While studying for your undergraduate degree, there will likely come a time when you think about postgraduate education and consider whether it’s a wise ‘next step’ for you in terms of your career.
Although a master’s degree isn’t for everyone, it’s a good idea to carry out some research and think about how it could benefit your future before you brush off the idea of postgraduate study due to cost or the time it would take to complete the course.
First of all, it’s important to think carefully about how a postgraduate degree would fit into your career plan and whether it would boost your career prospects; essentially, you need to decide whether a master’s degree is a worthwhile investment for you. Weighing up the pros and cons is always a good place to start, so you could try drawing up a simple list of your thoughts.
Of course, in some careers postgraduate level education is a requirement: doctor, postsecondary teacher, and psychologist to name but a few. However, with the majority of career paths, you have much more flexibility (although it’s often recommended that you have either a master’s degree or relevant work experience).
Whether you hope to become a fashion designer or an engineer, it’s really helpful to look into industry success stories and find out how those who have excelled in your sector have got to where they are today. If it seems as though a postgraduate level education paid off for such people, perhaps now is the time to start to consider this as a serious option for yourself. Today, almost every industry is rife with competition, so it’s becoming increasingly important to have something that sets you apart from the crowd when it comes to securing your first job.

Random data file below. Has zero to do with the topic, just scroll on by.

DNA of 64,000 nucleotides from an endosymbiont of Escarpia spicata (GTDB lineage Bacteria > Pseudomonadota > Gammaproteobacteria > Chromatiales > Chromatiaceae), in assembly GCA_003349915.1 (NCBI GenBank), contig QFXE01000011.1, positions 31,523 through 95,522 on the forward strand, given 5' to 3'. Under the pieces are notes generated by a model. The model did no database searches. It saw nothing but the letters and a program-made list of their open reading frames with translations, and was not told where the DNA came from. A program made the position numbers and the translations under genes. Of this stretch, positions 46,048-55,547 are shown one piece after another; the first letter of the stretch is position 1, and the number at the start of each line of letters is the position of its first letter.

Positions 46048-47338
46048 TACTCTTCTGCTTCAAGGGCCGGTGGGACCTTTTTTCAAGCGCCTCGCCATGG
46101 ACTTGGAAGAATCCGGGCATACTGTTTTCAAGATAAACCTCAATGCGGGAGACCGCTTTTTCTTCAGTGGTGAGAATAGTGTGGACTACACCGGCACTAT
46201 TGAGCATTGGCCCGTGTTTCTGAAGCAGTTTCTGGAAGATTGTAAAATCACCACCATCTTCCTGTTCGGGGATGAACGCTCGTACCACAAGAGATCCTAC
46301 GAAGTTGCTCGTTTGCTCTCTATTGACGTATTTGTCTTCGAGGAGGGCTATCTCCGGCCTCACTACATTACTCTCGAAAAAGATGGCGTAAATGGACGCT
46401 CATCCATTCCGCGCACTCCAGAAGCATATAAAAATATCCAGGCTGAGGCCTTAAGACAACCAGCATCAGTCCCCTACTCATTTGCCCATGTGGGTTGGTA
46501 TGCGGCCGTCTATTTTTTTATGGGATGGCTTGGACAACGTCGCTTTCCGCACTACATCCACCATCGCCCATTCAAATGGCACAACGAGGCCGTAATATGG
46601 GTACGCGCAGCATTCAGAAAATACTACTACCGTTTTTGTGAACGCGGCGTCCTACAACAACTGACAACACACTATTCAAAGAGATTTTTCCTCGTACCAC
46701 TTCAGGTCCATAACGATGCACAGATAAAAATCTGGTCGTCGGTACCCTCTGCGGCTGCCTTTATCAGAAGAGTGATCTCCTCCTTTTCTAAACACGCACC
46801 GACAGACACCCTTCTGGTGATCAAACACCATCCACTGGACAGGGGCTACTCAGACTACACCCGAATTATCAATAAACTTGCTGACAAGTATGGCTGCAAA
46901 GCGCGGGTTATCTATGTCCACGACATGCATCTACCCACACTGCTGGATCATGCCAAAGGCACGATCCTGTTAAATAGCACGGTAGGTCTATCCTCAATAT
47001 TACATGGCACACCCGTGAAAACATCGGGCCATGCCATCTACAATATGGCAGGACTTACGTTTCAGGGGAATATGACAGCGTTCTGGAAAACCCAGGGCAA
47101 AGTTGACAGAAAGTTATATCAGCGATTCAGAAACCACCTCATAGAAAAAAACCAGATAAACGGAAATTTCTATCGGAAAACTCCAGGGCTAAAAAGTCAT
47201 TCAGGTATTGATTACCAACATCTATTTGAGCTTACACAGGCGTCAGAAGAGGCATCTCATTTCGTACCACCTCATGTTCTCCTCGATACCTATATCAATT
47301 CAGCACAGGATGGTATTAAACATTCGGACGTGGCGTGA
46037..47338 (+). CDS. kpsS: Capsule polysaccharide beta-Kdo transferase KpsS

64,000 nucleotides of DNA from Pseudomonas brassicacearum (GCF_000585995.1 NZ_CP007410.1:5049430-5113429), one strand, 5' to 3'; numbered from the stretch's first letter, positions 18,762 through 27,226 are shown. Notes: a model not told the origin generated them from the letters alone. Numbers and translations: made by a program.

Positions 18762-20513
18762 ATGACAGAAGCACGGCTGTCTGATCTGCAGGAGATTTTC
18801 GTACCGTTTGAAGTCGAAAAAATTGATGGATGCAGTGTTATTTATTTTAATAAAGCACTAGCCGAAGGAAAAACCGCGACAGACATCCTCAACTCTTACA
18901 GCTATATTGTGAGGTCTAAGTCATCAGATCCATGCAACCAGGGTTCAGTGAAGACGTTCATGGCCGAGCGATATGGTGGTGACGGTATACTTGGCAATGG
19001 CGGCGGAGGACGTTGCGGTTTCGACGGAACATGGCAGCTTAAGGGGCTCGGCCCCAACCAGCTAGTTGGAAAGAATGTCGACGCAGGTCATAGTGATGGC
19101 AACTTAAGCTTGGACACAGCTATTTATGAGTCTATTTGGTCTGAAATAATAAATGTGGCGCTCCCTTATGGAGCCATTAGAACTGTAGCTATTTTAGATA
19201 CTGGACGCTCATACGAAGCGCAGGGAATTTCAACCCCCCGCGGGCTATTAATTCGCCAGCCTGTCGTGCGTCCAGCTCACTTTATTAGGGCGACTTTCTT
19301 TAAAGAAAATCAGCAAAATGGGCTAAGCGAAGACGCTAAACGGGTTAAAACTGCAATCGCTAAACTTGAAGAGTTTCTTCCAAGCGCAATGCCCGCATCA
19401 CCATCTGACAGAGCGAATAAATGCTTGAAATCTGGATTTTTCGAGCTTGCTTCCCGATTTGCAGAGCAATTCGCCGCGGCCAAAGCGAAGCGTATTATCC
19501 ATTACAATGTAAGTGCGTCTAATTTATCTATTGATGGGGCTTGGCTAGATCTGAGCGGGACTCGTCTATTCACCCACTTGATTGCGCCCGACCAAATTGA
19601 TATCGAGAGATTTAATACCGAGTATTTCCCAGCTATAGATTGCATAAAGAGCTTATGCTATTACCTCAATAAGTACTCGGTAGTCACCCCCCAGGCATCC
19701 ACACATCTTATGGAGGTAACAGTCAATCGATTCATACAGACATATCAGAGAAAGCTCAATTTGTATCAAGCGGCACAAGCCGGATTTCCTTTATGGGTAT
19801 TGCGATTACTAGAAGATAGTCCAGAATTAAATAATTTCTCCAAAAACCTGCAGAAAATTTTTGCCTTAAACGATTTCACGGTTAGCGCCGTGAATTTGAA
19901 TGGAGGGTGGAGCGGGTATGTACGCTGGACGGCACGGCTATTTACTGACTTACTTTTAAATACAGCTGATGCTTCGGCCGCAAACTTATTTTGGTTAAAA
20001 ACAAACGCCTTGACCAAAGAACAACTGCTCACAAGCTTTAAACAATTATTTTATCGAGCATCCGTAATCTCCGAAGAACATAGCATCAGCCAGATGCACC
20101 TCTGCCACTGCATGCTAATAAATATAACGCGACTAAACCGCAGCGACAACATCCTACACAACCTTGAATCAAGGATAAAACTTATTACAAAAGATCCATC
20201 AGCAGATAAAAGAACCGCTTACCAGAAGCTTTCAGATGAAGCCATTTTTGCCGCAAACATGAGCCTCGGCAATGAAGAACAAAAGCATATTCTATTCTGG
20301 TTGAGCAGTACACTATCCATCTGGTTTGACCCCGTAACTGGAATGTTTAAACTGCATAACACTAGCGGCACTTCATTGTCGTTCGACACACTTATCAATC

Postgraduate degrees are also great for those who want to specialise, as they often offer more specific subjects than bachelor’s programmes. For example, if you wanted to specialise in a specific type of journalism after studying the generic BA, a master’s degree would certainly provide you with the opportunity to do so.
Perhaps one of the most important factors affecting your decision to pursue a postgraduate degree would be financial security. However, you may not know that the government is introducing loans of up to £10,000 for those wishing to continue education after graduating from their undergraduate degree.
Anyone starting a full-time or part-time master’s programme after August 1 of this year is eligible to apply for the new Postgraduate Loan, which can then be used to pay course fees or to help towards the cost of living.
If you believe that postgraduate education is the right step for you career-wise, but are unconvinced that the government loan will cover your costs, it may be that part-time study is your best option; it will enable you to combine your studies with part-time employment, securing a regular income.
The most important point here is: do your research. Don’t cast the idea of a postgraduate degree aside without giving it any thought, but don’t jump straight in without considering whether it’s worthwhile, either. Take your time, weigh up the benefits and the downfalls, and make the right decision for you and your future career.